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[Programming] How would I simulate water pressure?

  1. May 14, 2017 #1
    Hey, this is my first time posting and I've been looking everywhere but can't find a decent water model. I hacked a program together to decently simulate water physics, but it's not nearly robust enough for what I need.

    FUiOGjT.png

    So, in this world, everything is based on a grid. Any non-wall tile can have water in it, represented by 0 for completely empty, 1 for completely full, any anything in between. Water generally moves to areas with less pressure, but also factors in velocity.

    This means that each block has a water value, pressure and a velocity vector that it tries to impart on not only its neighbors, but potentially everything else in the water simulation.

    Ideally, I'd be able to calculate the static pressure on every single block, but I'd have to potentially factor in everything in the same body of water. Imagine if we had a u-bend like this.

    IwM3WVD.png

    Now, the water on the right side would be putting downward pressure on the water on the left side, which would move it up until they equalize. My program simulates that in a very hacky way (essentially finding and remembering a path to a source block or a block with the highest concentration of water, and drawing from it) but I need to actually calculate pressure.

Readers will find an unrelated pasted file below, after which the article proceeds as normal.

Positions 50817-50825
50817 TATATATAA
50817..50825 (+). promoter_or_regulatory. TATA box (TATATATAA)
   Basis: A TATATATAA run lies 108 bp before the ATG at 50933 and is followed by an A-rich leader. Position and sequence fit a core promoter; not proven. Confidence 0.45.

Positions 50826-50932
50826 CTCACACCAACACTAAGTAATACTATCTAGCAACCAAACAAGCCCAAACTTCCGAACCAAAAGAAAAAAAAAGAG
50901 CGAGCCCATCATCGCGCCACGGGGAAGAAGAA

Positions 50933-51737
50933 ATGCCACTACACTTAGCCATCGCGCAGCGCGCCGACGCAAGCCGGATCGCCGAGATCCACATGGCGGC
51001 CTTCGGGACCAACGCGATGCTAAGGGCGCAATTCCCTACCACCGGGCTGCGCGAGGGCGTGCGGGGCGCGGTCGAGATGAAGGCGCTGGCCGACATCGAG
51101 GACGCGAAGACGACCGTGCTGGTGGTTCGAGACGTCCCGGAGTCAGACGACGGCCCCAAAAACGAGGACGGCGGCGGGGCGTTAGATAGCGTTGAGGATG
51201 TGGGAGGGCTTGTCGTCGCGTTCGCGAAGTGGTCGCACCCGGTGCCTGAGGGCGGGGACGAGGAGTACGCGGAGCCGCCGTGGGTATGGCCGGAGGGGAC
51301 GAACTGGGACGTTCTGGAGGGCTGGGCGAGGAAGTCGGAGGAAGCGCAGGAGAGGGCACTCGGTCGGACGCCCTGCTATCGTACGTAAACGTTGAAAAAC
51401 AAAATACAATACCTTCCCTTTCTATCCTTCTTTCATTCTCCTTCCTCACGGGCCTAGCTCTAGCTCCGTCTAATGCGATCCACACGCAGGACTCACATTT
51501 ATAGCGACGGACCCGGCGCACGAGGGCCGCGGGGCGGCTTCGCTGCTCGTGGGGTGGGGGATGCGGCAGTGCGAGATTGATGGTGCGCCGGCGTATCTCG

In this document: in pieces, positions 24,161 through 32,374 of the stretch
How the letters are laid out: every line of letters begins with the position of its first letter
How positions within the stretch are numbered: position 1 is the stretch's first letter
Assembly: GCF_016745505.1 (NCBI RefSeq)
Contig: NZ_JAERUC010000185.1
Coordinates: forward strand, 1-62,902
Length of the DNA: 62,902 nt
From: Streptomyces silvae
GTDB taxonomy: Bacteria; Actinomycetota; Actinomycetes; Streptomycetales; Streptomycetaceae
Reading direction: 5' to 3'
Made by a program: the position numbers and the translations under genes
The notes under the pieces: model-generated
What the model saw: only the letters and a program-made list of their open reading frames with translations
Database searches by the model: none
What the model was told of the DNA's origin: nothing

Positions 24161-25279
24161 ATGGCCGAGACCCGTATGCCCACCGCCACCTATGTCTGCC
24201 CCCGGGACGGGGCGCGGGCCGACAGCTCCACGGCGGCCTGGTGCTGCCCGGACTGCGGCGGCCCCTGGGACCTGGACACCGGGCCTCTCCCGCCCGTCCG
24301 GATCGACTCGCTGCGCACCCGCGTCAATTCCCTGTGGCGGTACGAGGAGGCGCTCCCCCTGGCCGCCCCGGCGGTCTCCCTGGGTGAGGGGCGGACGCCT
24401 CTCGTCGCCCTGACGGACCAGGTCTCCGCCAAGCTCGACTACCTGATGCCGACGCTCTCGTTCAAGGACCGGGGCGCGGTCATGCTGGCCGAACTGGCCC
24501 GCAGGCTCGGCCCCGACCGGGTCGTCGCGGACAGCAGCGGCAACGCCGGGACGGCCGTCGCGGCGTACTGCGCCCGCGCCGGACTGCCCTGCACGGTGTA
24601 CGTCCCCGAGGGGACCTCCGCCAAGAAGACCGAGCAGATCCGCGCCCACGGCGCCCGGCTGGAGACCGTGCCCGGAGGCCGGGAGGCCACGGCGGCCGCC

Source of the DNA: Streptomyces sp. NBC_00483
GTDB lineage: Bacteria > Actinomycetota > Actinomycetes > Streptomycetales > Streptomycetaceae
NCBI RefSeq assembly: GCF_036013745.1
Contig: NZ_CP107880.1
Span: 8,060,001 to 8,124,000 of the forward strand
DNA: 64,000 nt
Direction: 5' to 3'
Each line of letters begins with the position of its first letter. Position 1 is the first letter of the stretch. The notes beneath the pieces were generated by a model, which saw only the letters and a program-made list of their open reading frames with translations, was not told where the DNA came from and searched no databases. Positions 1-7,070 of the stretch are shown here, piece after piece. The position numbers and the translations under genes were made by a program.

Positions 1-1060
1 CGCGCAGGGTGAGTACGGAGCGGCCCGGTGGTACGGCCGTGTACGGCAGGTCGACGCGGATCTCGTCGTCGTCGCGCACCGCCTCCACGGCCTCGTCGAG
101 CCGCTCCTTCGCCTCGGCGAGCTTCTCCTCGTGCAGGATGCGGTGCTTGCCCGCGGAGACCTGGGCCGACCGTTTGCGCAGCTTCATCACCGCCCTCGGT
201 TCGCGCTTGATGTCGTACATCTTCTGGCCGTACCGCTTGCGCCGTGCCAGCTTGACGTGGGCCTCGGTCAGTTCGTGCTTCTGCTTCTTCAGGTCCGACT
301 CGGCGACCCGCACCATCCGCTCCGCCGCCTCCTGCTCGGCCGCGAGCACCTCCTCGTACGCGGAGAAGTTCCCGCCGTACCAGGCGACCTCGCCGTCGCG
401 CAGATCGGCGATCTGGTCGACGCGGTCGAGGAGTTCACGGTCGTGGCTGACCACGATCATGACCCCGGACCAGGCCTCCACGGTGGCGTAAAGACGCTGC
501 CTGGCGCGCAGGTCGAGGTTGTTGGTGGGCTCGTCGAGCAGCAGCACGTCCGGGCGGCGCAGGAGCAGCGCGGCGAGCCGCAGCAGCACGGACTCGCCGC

I'd also have to design it in such a way that it could handle new water, and random pressure increases caused by a player.

    TLDR: Grid based water simulation, need to calculate pressure for each tile in realtime

    Anyone have any tips or concepts I could look into? I'm really out ideas. Thanks a ton.
     
  2. jcsd
  3. May 15, 2017 #2

    Borek

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    This is not about programming, this is about modeling basic physics concepts.
     
  4. May 15, 2017 #3
    Well, it got moved here. I don't really care where it goes.
     
  5. May 15, 2017 #4

    DrClaude

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    What you are trying to do is computational fluid dynamics. You should probably not be building such a model from scratch.

    Have a look at OpenFOAM. One of the tutorials simulates a breaking dam, and I think it wouldn't be too much work to adapt it to your situation.
     
  6. May 15, 2017 #5
    Thanks, I'll look into it. Hopefully the pieces I need are simple enough to where I don't need a PhD to chug through it.
     
  7. May 15, 2017 #6

    anorlunda

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    What is your objective?

    If your purpose is to teach yourself about modeling of physical systems or about basic physics of liquids, then it is better to write your own rather than use an external package. Using that little cellular setup in your OP, plus Newton's Laws, plus the continuity equations, you could teach yourself a lot.
     
  8. May 15, 2017 #7
    I looked into OpenFOAM. It's definitely overkill, and would never run in realtime. I only need a very small subset of its features, and need to scrap a lot of accuracy to make it run faster.